Prioritizing tasks is a never-ending struggle for most busy executives and professionals. When coaching clients on this issue, I routinely ask them to define for me their most important work objectives. That is, what is the most (and possibly second most) important objective you have in your work? Is it revenue production, maximizing process flows, client acquisition, etc.? Once you’ve defined your primary reason for being at work, you can begin to set your priorities accordingly.
For example, I was recently working with the president of a marketing company. He told me that his number one objective was to drive revenue production for the company. Thus, when we started talking about the things on his task list, he had a highly effective filter through which to pass everything before getting started with his day. Specifically, he began asking of each task, “How does this drive revenue for my company?” Things that had a clear answer went into one bucket. Things without a clear answer went into another bucket.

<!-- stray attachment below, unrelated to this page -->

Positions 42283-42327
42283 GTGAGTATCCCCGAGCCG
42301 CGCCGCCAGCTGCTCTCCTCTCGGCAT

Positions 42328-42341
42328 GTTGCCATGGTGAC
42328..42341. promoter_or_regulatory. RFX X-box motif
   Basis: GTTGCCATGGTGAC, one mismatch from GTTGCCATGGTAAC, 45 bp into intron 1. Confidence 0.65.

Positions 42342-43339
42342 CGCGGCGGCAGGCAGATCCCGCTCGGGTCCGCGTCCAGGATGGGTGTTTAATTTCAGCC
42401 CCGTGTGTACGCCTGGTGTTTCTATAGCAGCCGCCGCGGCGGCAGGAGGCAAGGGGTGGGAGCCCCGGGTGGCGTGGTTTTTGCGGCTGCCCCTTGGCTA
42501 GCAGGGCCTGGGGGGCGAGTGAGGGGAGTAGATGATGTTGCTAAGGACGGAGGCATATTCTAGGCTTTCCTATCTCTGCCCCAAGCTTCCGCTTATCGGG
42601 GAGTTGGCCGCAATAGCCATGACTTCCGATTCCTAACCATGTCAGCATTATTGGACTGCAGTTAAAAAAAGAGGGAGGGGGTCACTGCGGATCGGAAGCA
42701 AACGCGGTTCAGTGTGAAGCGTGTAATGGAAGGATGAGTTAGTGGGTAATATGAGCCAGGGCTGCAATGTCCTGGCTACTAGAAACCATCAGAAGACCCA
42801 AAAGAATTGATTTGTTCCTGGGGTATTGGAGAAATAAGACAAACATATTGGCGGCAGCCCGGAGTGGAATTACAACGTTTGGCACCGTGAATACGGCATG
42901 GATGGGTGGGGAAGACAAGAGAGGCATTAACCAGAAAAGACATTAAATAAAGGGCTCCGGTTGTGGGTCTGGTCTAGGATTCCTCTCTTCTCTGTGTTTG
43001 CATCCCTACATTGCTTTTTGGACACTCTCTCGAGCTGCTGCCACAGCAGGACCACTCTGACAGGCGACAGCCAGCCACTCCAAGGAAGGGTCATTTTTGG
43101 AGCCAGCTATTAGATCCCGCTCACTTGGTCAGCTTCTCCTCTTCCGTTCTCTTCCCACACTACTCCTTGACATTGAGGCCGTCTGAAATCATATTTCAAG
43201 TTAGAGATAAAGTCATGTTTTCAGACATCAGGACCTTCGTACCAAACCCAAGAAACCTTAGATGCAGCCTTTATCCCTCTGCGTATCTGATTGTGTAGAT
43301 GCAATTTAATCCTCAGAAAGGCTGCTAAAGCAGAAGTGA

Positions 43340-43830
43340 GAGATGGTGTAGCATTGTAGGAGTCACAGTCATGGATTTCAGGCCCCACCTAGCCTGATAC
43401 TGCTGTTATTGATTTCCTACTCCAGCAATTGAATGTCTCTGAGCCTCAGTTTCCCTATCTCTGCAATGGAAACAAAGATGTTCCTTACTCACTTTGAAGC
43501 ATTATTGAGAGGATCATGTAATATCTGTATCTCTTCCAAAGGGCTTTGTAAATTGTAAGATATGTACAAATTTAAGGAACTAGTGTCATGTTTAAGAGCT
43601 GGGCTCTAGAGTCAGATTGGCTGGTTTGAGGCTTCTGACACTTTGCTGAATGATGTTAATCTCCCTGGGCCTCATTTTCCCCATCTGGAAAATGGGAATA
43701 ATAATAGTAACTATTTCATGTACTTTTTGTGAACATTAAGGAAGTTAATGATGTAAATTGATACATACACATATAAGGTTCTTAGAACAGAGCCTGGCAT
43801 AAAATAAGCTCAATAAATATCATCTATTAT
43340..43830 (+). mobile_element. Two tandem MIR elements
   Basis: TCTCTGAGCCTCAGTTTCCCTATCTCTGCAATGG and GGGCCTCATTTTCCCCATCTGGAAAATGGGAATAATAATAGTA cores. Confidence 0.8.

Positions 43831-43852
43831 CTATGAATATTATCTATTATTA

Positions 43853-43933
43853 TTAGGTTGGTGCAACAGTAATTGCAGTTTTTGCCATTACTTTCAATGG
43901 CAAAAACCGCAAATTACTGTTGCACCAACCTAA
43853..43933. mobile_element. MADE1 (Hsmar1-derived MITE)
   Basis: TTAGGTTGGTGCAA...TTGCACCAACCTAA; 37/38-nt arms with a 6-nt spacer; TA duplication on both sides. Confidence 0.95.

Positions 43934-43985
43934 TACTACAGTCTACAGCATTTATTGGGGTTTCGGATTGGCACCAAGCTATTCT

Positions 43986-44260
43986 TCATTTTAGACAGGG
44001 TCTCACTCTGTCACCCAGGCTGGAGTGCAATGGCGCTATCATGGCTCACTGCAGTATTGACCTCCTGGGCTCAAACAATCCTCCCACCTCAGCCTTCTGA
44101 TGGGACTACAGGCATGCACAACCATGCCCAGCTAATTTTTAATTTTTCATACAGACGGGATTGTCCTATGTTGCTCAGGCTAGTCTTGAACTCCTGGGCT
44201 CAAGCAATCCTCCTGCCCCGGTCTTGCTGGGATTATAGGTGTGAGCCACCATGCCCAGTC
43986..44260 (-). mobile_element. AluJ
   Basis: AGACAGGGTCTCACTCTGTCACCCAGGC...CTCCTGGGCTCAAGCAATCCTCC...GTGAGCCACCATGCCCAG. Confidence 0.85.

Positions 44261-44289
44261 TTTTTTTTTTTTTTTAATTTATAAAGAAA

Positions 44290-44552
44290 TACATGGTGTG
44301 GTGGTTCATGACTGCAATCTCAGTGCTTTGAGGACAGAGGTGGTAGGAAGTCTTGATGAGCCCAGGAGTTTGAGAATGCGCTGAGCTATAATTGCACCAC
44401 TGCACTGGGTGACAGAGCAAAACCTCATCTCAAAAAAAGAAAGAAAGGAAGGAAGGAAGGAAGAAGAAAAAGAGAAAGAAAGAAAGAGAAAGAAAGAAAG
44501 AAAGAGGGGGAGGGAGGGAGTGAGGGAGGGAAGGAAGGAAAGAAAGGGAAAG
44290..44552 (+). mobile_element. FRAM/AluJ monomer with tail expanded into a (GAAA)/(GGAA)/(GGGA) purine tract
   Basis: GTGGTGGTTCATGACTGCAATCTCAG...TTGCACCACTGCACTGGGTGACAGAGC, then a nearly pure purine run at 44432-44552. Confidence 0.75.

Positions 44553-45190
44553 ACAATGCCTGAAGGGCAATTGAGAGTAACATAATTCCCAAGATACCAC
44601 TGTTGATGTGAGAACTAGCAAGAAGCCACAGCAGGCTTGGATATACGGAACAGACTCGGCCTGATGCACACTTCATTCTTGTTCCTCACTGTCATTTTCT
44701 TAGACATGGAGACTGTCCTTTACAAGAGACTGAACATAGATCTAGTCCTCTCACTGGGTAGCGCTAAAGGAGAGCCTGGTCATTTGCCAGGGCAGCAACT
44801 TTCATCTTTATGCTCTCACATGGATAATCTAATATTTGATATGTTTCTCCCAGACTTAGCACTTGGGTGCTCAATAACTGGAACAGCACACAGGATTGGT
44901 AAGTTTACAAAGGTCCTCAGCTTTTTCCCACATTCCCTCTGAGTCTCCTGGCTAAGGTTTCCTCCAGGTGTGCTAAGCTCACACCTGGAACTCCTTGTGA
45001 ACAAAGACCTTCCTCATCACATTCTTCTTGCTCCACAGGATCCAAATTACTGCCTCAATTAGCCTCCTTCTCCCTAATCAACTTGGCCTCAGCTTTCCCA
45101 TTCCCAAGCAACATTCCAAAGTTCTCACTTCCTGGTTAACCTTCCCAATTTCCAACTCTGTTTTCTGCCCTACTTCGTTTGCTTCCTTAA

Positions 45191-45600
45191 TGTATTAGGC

With his workflow parsed in this manner, he could prioritize those things that drove revenue based on many different factors – length to completion, amount of revenue likely to be generated, amount of resources needed to complete, deadlines, etc. The point was he now had a way to focus on the most important items without getting distracted from his primary objective.
It’s easy to get lost in the multitude of tasks that cascade down on us each day. Using a high-level filter – your primary professional objective(s) – gives you a terrific way to identify those things that are truly significant from those things that are “wish list” items.